There is art in The Last of Us, but the game itself doesn’t really function as such. It’s as if an art gallery curator constructed a very long obstacle course with the art you came to see sprinkled throughout it. Except that analogy doesn’t really work, because an art gallery curator would probably have some point to make in building the course.
Again, pretentious much? Art is open to interpretation. I don’t care what some art gallery curator thinks. Not really. I look at art and come to my own opinions. Your entire argument boils down to – video games have game stuff in them! So they aren’t art because of game stuff! Maybe this guy just read the late Roger Ebert’s refutation of why video games cant be art and thought that he was on to something. This whole article reads like just another version of that, after all.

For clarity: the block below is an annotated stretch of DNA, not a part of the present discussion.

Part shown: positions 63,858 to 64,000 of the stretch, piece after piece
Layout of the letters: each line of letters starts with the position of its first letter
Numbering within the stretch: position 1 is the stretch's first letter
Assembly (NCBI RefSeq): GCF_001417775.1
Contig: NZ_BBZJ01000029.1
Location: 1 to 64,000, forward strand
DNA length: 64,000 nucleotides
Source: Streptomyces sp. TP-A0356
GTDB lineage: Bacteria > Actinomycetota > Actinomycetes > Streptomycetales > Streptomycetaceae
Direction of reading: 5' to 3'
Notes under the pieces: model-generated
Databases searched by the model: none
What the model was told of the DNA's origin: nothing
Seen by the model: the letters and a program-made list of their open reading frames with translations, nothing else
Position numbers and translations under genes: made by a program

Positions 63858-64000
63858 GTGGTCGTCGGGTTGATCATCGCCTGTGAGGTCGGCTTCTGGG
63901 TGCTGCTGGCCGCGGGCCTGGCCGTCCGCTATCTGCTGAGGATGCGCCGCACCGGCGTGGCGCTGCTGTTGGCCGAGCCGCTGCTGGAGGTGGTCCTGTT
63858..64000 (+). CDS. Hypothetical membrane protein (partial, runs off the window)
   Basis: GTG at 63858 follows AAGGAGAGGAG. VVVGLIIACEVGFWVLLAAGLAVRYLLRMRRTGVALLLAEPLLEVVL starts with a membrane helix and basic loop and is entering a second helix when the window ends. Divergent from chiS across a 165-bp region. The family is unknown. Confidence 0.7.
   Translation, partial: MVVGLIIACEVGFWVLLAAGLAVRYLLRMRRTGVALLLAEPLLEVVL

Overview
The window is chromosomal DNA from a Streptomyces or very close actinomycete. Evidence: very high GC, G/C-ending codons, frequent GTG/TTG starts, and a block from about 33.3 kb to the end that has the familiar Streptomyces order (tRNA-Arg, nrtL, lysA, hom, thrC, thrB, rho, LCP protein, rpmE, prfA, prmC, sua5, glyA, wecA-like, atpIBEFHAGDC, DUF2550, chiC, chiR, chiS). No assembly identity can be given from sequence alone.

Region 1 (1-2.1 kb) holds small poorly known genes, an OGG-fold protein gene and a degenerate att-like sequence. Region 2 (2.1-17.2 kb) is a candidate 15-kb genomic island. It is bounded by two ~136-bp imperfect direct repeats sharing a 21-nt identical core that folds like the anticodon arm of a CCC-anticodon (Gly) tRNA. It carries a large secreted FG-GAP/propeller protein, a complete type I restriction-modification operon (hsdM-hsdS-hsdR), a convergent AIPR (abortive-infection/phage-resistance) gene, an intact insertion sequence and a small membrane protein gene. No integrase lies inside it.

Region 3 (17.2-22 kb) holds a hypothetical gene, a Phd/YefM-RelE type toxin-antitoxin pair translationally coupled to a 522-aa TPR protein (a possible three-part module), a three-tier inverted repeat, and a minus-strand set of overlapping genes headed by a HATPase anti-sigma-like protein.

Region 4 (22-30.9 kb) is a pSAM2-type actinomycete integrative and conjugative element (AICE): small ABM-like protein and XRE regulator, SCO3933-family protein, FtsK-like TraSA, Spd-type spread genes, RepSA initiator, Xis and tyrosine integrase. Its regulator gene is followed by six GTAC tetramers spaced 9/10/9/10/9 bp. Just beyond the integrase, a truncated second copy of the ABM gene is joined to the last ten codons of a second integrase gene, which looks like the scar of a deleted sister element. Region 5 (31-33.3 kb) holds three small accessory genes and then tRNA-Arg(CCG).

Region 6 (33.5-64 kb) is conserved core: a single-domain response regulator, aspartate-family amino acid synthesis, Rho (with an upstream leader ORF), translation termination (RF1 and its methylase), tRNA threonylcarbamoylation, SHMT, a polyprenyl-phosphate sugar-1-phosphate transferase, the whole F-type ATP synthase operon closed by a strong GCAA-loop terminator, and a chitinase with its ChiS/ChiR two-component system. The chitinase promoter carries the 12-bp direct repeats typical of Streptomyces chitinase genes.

There’s not much else to say about this. If this entire book is just him complaining the video games have too much game stuff in them, then why would anyone want to buy it? $3 is asking too much, in my opinion. I wouldn’t buy this garbage for $1. The fact that people like Total Biscuit say that he’s on to something baffles me. I think that great video games are more than the sum of their parts. A great element can make a game work. Sure, are The Last of Us‘ mechanics super-complicated? No. But the game doesn’t deny that. It acknowledges that it is a game. It is open to being just a game. But in being a game it is still telling a hard-hitting, emotional story. And I hate that we have this pretentious asshole coming in here and shitting on it because it isn’t pretentious and artsy enough for him. He so obviously just wants to watch a movie, so go do that instead.
Until next time, a quote,
“Hypocritical humility is the highest form of lying. Honest arrogance is the lowest form self-promotion.” -T.P. Chia